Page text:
The Huawei G8 phonebook is laid out across three tabs that can be navigated by swipes. It actually resides in a single application along with the dialer and messenger.
An alphabetical list on the right can help you jump to a specific letter or you can just use the search function. Tapping on a contact brings up a popup with access to a contact's scrollable info.
As on most Android launchers, you can input a variety of contact information including custom ringtones and images. You can link contacts too, if you've added the same person on multiple services.
The phonebook supports blacklist option for blocking contacts.
The Huawei G8 held on to signal excellently and in-call sound was just fine. However, it is worth noting that the overall quality of the voice was not ideal and came out quite poor on the other end. The proximity sensor makes sure the screen stays off when you hold the phone to your ear. Flipping the phone on its face while it's ringing would mute the call ringing.
The secondary noise cancelling on-board microphone ensures a quieter background for your voice while in call.
The dialer and the call log share the same screen. The dialer offers smart dialing and it works both with names and numbers. It can also be docked to one side or the other for easy accessibility, or, span the entire lengths of the screen.
We put the G8 through our traditional loudspeaker test and it got an Average score. It falls short when compared to both the Huawei Mate7 and Honor 7, but did turn out to be louder than the Mate S. Still, we wouldn't exactly count on it at parties.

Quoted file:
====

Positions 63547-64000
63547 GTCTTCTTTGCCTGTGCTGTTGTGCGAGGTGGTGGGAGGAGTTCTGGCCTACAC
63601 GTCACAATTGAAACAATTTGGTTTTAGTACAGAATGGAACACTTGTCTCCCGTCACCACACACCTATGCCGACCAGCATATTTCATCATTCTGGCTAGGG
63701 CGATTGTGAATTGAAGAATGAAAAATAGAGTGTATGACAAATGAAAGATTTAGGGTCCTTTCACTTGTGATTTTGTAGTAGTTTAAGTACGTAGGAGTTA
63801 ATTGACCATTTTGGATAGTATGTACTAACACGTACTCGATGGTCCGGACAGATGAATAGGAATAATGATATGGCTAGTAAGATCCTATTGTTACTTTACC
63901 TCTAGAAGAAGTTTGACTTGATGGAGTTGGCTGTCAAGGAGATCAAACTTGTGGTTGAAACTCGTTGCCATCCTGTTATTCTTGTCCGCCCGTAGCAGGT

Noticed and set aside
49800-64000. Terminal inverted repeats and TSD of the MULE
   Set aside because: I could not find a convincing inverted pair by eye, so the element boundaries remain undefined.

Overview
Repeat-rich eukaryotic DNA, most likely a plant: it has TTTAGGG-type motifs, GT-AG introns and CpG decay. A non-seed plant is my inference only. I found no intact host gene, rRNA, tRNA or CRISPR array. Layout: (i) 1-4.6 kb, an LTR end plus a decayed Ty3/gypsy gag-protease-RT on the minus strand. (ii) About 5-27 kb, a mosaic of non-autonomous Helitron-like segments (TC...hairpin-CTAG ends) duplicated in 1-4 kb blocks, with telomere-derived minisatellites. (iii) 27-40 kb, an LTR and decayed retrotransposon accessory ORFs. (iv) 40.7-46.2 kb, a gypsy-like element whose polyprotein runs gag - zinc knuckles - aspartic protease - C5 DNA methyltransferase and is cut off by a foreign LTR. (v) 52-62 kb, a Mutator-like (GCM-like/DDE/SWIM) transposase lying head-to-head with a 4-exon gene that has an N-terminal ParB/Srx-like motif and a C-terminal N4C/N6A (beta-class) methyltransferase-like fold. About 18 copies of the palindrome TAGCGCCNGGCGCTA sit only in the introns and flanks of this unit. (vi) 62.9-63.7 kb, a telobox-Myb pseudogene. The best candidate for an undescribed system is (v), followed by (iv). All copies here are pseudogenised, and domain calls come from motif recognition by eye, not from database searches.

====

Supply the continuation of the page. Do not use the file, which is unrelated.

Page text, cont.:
|Speakerphone test||Voice, dB||Ringing ||Overall score|
The messaging section is business as usual with all SMS/MMS communication organized into threads. Attaching a photo, video, or audio recording automatically turns your message into an MMS.
The Huawei G8 also comes with Hangouts, which is another way to handle texts. Hangouts can now integrate your SMS and MMS messages in addition to Gtalk and Google+ conversations.
For email, the Gmail app includes the four inbox options (Primary, Social, Promotions, Updates) that Google now has in their online interface. The default Email app is similar to Gmail, except that it can handle multiple POP or IMAP inboxes, which is useful for when you want to keep track of multiple accounts from one place.
The G8 keyboard features some additional settings thanks to its Swype integration, including themes, split keyboard modes, and keyboard height, but sadly many of them are hidden within the input settings menu rather than as shortcuts from the keyboard like on most interfaces.
Still, there is support for gestures as well as integration of Google's voice typing with their downloadable language voice recognition packs. There is a sea of options to explore.